Class VectorOperators


public abstract class VectorOperators extends Object
This class consists solely of static constants that describe lane-wise vector operations, plus nested interfaces which classify them. The static constants serve as tokens denoting specifically requested lane operations in vector expressions, such as the token ADD in w = v0.lanewise(ADD, v1).

The documentation for each individual operator token is very brief, giving a symbolic Java expression for the operation that the token requests. Those symbolic expressions use the following conventional elements:

  • a, b, c — names of lane values
  • Java operators like +, ?:, etc. — expression operators
  • Java method names like max, sin, etc. — methods in standard classes like Math, Double, etc. Unqualified method names should be read as if in the context of a static import, and with resolution of overloading.
  • bits(x) — a function call which produces the underlying bits of the value x. If x is a floating point value, this is either doubleToLongBits(x) or floatToIntBits(x). Otherwise, the value is just x.
  • ESIZE — the size in bytes of the operand type
  • EMASK — the bit mask of the operand type, where EMASK=(1<<(ESIZE*8))-1
  • intVal, byteVal, etc. — the operand of a conversion, with the indicated type

Operations on floating point vectors

  • Lane-wise vector operations that apply to floating point vectors follow the accuracy and monotonicity specifications of the equivalent Java operation or method mentioned in its documentation unless specified otherwise. If the vector element type is float and the Java operation or method only accepts and returns double values, then the scalar operation on each lane is adapted to cast operands and the result, specifically widening float operands to double operands and narrowing the double result to a float.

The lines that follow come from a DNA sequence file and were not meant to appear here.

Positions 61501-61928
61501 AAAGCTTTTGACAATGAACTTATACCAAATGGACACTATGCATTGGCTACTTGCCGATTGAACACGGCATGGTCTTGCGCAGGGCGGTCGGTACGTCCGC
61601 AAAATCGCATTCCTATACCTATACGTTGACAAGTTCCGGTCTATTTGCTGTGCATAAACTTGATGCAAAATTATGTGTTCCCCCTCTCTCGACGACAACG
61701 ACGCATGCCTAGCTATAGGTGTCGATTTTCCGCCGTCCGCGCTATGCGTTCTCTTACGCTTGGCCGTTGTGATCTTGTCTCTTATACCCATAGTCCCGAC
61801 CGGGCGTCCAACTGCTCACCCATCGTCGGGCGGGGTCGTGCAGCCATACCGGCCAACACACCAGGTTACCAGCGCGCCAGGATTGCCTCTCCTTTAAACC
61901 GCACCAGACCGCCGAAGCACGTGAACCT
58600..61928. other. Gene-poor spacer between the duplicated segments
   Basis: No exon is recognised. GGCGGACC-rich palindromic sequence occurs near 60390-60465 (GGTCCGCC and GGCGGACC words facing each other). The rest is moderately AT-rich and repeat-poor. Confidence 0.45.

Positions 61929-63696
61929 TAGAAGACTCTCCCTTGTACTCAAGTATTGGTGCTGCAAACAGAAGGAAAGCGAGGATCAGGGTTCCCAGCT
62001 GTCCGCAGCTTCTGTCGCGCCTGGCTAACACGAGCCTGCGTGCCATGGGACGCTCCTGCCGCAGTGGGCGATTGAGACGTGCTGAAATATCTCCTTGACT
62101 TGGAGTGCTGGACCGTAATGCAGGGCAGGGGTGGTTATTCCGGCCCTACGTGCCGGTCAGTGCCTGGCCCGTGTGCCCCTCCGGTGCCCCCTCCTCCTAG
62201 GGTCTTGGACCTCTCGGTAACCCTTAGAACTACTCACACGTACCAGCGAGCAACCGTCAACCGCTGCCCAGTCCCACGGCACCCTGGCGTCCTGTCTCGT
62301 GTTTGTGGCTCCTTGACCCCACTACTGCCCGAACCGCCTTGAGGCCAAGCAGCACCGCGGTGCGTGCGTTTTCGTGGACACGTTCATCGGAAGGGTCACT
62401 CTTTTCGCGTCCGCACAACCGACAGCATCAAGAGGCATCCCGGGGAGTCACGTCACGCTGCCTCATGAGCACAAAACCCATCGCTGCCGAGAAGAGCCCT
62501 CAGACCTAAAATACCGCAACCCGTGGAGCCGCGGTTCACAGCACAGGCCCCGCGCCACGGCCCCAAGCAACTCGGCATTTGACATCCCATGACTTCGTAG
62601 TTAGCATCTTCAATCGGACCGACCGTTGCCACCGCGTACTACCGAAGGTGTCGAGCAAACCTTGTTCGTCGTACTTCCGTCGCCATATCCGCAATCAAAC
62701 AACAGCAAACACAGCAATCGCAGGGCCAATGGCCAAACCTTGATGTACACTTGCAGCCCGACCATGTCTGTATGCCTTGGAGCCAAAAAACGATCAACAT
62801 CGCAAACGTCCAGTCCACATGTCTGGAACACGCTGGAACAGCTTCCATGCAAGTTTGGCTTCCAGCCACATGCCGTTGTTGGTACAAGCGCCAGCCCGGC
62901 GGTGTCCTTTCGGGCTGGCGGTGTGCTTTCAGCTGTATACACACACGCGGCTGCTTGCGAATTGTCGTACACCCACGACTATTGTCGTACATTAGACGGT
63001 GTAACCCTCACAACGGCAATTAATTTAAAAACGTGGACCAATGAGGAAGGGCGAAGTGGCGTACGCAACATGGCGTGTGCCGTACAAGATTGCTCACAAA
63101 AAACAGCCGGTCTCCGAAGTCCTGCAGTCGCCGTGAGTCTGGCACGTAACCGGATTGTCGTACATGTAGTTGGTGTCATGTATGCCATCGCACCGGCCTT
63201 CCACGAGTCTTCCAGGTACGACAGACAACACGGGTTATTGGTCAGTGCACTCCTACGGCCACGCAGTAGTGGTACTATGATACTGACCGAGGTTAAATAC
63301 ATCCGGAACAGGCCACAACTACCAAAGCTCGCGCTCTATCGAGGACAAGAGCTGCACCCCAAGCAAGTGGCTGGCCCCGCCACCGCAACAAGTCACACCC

• Certain associative operations that apply to floating point vectors are not truly associative on the floating point lane values. Specifically, ADD and MUL used with cross-lane reduction operations, such as FloatVector.reduceLanes(Associative). The result of such an operation is a function both of the input values (vector and mask) as well as the order of the scalar operations applied to combine lane values. In such cases the order is intentionally not defined. This allows the JVM to generate optimal machine code for the underlying platform at runtime. If the platform supports a vector instruction to add or multiply all values in the vector, or if there is some other efficient machine code sequence, then the JVM has the option of generating this machine code. Otherwise, the default implementation is applied, which adds vector elements sequentially from beginning to end. For this reason, the result of such an operation may vary for the same input values.

Note that a particular operator token may apply to several different lane types. Thus, these tokens behave like overloaded operators or methods, not like type-specific method handles or lambdas. Also unlike method handles or lambdas, these operators do not possess operational semantics; they have no apply or invoke method. They are used only to request lane operations from vector objects, and cannot (by themselves) perform operations on individual lane values.